One Sunflower

taking a risk

on February 16, 2010

I’ve been setting the scene for “math magic” for 2 weeks.  I gathered all sorts of items from cupboards and put together 10 boxes of materials for math activities.  One box has jumbo buttons and gold liners from a candy box for sorting.  (Thanks mom!) Two boxes have different animal counters in a variety of colors and paper plates with numbers and color names.  Another box has a collection of regular buttons and mats labeled small, medium and large.  I put black paper in tin cake pans and added parquetry blocks to create a form for making designs.  There are some classroom materials that I don’t have enough of to support a full center – but there are enough for two students – so I put them in a box. These include a plastic gear set, tinker toys and a dice game.

My goal was to introduce the boxes individually over a couple of weeks so that everyone was familiar with the contents and then add “math magic” to our daily routine.  We spent some time practicing identifying “same” and “different” and I practiced the use of dice.  But the process was becoming cumbersome because the abilities and interests of the students are so varied.   Since I knew that the boxes would have high interest regardless of whether the students had any idea of what to do with their contents, I decided that the most important issue was plugging the time into our routine and teaching a protocol for the work.

I had already established the name for this work – “math magic,” – and its place in our routine – just after the final clean up for the day and before our literacy activities. Today I outlined the protocol.  I described my expectations for the activity and placed vinyl circles on the floor; I called on students to choose a partner and go to a mat.  Maestra and I passed out the boxes, gave brief instructions about possible use of the materials and then let the students go.  We visited each pair to ask questions, demonstrated some possible activities and pointed out discoveries.  I rang the bell after 5 minutes for the boxes to be put away.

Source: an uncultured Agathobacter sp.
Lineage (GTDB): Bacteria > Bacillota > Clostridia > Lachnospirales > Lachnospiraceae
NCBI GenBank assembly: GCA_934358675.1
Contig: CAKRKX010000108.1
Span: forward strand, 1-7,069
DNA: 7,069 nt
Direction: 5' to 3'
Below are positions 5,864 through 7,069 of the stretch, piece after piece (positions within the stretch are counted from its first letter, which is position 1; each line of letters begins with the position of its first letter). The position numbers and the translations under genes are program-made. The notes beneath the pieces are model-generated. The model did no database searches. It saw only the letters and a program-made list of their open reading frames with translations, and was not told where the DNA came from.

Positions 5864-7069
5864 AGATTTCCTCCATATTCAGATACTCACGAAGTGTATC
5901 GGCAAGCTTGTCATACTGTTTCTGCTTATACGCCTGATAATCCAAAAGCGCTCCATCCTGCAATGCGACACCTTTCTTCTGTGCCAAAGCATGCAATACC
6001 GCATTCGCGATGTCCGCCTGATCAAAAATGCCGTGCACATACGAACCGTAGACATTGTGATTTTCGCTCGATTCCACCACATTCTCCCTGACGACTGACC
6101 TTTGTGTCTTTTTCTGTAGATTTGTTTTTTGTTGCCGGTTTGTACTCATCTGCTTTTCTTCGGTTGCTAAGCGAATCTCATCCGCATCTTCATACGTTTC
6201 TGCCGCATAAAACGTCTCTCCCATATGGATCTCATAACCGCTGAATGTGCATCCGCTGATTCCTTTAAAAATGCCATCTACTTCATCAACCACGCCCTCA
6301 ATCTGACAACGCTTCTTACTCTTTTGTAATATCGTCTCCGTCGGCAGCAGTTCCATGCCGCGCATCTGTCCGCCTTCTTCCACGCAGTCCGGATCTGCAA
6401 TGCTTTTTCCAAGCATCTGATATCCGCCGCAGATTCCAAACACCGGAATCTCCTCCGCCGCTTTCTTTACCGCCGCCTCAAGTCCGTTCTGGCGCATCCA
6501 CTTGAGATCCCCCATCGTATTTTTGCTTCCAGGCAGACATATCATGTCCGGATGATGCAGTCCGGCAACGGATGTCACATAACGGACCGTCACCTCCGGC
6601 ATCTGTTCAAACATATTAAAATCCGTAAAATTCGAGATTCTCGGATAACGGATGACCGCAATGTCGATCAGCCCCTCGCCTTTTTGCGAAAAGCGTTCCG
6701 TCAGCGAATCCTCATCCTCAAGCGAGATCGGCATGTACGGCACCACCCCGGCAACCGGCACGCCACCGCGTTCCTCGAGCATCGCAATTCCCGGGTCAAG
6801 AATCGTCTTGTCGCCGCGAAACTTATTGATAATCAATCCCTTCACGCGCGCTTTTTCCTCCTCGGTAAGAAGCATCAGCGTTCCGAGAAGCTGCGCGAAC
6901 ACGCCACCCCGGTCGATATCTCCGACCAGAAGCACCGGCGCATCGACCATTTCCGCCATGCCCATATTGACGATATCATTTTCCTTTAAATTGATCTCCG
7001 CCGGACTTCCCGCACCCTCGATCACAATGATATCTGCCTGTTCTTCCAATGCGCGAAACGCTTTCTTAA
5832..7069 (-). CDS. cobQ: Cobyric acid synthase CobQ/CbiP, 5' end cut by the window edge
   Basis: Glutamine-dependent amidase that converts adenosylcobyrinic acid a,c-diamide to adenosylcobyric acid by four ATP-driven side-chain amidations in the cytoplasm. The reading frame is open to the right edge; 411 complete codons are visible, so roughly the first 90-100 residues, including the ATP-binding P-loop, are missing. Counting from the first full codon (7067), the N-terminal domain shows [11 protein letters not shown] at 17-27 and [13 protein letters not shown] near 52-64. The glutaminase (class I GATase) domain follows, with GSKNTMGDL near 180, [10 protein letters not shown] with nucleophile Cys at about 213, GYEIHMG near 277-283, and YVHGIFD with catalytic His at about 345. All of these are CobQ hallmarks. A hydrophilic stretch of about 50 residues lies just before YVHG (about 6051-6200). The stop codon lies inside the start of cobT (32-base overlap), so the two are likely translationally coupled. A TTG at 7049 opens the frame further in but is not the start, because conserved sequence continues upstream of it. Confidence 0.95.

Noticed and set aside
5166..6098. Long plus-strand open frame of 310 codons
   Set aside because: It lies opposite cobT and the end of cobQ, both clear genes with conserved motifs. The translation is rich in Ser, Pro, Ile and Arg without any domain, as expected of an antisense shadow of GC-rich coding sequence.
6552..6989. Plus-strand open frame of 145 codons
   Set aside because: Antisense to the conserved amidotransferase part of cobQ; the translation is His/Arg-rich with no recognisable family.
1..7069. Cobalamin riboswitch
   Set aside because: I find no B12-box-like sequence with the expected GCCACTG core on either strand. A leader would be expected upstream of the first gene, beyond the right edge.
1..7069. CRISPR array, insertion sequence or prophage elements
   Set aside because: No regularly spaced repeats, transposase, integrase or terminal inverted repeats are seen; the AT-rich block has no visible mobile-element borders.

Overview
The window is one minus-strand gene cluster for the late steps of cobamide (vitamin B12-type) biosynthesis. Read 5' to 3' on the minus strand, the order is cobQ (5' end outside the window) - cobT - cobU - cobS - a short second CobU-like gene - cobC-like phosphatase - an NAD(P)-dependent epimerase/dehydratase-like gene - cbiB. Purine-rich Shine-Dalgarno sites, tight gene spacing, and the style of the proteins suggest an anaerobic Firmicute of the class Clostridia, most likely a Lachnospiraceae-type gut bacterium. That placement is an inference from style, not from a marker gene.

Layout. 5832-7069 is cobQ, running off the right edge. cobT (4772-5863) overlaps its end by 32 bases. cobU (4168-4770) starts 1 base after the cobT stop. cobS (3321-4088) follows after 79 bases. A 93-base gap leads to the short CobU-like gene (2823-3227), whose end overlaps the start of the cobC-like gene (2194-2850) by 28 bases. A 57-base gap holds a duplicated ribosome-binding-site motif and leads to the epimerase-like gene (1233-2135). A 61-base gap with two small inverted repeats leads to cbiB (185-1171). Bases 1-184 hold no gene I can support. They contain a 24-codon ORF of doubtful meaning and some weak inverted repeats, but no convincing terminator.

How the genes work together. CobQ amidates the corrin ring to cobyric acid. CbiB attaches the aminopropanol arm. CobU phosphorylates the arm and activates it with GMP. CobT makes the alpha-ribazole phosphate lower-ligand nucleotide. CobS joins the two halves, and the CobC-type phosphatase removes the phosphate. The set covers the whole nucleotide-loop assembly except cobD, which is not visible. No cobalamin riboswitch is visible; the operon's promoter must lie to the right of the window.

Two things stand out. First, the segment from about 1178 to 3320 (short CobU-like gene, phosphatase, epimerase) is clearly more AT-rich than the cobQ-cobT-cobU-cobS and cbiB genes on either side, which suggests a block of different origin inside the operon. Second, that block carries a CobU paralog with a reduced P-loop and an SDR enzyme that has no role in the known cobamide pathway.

I want this time to be short and focused.  I think that by structuring it this way, the kids will remain interested and curious about the contents in the various boxes.  I know that some students will keep the same partners and some won’t. I’ve recorded who had which box and will make sure I rotate them around to the various couplings.  At some point, I may have to demonstrate new ways of using the materials and will probably add things like dice, score cards or stickies, even combine some materials together to keep the spice going.

It was a good take to take a risk and jumpstart this activity – I could have scrapped it if we were having a bad day – but we weren’t!  I’ll put math magic on the schedule again – maybe Thursday.  It won’t be an everyday activity but I hope it will become a solid part of our routine.

(I took the pictures in a hurry, so they’re a bit blurry.)


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